In the 1970s, Krash’s purview expanded further: a matter on behalf of the prestigious New York firm White & Case bringing him before the SEC under the leadership of Stanley Sporkin; the beginning of a long and fruitful association with Yale Law School that saw him conducting a weekly seminar for 25 to 30 students (“I was very meticulous about not recruiting them,” he promises); and expanded administrative responsibilities as the firm grew and its original leadership aged. Krash emphasizes the breadth of his professional life, something that he believes has been largely lost from the practice of law since that time. He also discusses his burgeoning family, with two daughters growing up and an expanding cultural life nurtured by the guidance and encouragement of his wife.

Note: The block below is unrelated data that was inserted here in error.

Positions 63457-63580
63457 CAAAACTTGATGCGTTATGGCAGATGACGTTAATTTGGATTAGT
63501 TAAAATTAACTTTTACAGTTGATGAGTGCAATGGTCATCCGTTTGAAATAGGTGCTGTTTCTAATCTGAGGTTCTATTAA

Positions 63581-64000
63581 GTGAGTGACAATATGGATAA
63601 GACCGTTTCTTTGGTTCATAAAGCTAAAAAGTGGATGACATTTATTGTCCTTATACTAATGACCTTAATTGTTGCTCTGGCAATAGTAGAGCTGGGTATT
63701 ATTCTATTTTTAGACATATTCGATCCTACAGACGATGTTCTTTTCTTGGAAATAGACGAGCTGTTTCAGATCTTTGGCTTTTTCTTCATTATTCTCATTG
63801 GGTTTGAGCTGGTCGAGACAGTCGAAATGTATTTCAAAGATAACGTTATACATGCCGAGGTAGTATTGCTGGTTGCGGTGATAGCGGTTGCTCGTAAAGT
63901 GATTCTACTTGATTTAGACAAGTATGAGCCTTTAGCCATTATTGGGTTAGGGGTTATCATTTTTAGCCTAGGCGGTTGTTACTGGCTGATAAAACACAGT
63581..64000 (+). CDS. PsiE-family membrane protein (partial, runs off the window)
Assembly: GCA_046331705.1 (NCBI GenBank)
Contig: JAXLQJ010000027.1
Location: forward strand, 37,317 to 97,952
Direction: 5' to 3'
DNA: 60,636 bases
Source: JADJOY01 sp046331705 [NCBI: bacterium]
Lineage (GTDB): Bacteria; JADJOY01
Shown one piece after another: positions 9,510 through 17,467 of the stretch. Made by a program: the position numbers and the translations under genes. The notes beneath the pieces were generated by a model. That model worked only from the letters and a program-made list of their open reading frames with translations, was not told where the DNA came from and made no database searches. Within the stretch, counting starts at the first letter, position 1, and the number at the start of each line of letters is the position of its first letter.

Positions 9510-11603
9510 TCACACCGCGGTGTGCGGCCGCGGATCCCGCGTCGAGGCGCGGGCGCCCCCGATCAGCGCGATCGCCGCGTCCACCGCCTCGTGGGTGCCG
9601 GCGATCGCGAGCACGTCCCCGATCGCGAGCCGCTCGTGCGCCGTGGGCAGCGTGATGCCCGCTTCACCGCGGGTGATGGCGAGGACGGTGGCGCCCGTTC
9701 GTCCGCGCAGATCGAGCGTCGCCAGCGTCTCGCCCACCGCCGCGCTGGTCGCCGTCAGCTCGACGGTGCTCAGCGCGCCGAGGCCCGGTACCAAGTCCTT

Finally, Krash comes to the last phase of his career and his retirement. He talks about managing the handoff to younger lawyers of the relationships with clients who had trusted him for decades, which he took care with and says were conducted reasonably smoothly. He worked on an amicus brief submitted to the Supreme Court in an early assisted suicide case; the brief’s lead author was the eminent legal philosopher Ronald Dworkin. Krash offers thoughtful and ambivalent discussion of the moral and constitutional issues, and says he is still fascinated by them. He was able to travel the world with his wife more extensively during these years, including a trip to China that saw the couple in Beijing during the events leading up to the massacre in Tiananmen Square. He closes with reflections on the changes in the legal profession over the course of his career, on which his verdict is mixed. The vastly enlarged space of opportunity for women and minorities is a great gain, but other developments, like the tremendous difficulty in making partner for new associates and the longer hours – and concomitant family sacrifices – demanded of all practitioners are less welcome. The changes Krash witnessed are the product of a keen observer and great storyteller reflecting on a remarkable legal career.